Organization for Responsible Governance (ORG) Executive Director Matt Aubry yesterday called the Non-Profit Organization (Amendment) Bill, 2019 a “superior” improvement.
The bill, which was passed in the Senate on Monday, outlines several changes to the original bill which was revised in the Senate after widespread concern from religious and civil society organizations.
“The bill that was passed is absolutely superior to the 2018 bill that had been put forward,” Aubry said.
“The AG’s office is to be commended that they included some very specific revisions, particularly those related to the financial reporting requirements, and that there was much easier process of registration.”
Earlier this month, Civil Society Bahamas sent a number of recommendations on the revised bill to the attorney general, questioning the exclusion of organizations with political objectives from the bill.
In response, Aubry said, “When you look at other jurisdictions they are not necessarily included and I can understand the distinction here, in that the definition of a not-for-profit organization is that it really establishes and meets the needs of public good… whereas political parties have a very different function.”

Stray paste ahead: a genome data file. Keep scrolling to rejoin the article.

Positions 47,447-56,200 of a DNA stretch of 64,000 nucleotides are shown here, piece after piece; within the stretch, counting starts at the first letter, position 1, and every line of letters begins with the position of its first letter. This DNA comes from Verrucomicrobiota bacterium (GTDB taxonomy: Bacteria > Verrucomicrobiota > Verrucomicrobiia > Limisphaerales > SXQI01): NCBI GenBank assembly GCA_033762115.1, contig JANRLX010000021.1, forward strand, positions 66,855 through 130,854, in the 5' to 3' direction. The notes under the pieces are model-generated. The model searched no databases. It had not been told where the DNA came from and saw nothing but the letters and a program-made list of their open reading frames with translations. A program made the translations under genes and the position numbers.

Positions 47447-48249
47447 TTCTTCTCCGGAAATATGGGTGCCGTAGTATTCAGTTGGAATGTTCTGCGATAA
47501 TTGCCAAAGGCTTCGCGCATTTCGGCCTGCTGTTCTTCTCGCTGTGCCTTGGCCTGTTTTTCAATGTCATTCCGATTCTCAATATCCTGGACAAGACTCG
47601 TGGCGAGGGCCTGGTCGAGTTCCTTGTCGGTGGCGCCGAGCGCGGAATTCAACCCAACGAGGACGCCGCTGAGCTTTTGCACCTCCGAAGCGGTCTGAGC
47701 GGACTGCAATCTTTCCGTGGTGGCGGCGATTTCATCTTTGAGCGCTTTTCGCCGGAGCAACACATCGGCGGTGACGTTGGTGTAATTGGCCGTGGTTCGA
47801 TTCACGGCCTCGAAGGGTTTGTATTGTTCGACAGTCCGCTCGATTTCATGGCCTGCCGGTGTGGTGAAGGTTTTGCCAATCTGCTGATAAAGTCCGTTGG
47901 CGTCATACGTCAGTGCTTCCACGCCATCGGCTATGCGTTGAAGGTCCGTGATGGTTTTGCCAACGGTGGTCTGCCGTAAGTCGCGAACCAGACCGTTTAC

“But what I have heard from the AG’s office as we were in discussions is that there is a very specific focus right now on addressing campaign finance, which will look at the functioning and operations within political parties. How much that is to be done I’m not sure, but I do see that as the best type of legislation to address those issues,” he continued.
While debating the bill, Progressive Liberal Party Senator Fred Mitchell said he believes certain groups should be excluded from the regulations.
“I thought that political parties should be specifically excluded from this legislation, I think they ought to be totally excluded. I think that churches ought to be excluded,” he said.
The new bill now requires organizations to declare that a record is being kept of all donations over $100,000 for at least five years, as opposed to declaring all donations and disbursement of more than $30,000 to the registrar on an annual basis, which was in the original bill.
Most organizations – including churches, organizations that receive government concessions, and internationally recognized or accredited charitable and medical organizations – would be exempted from most sections of the NPO bill.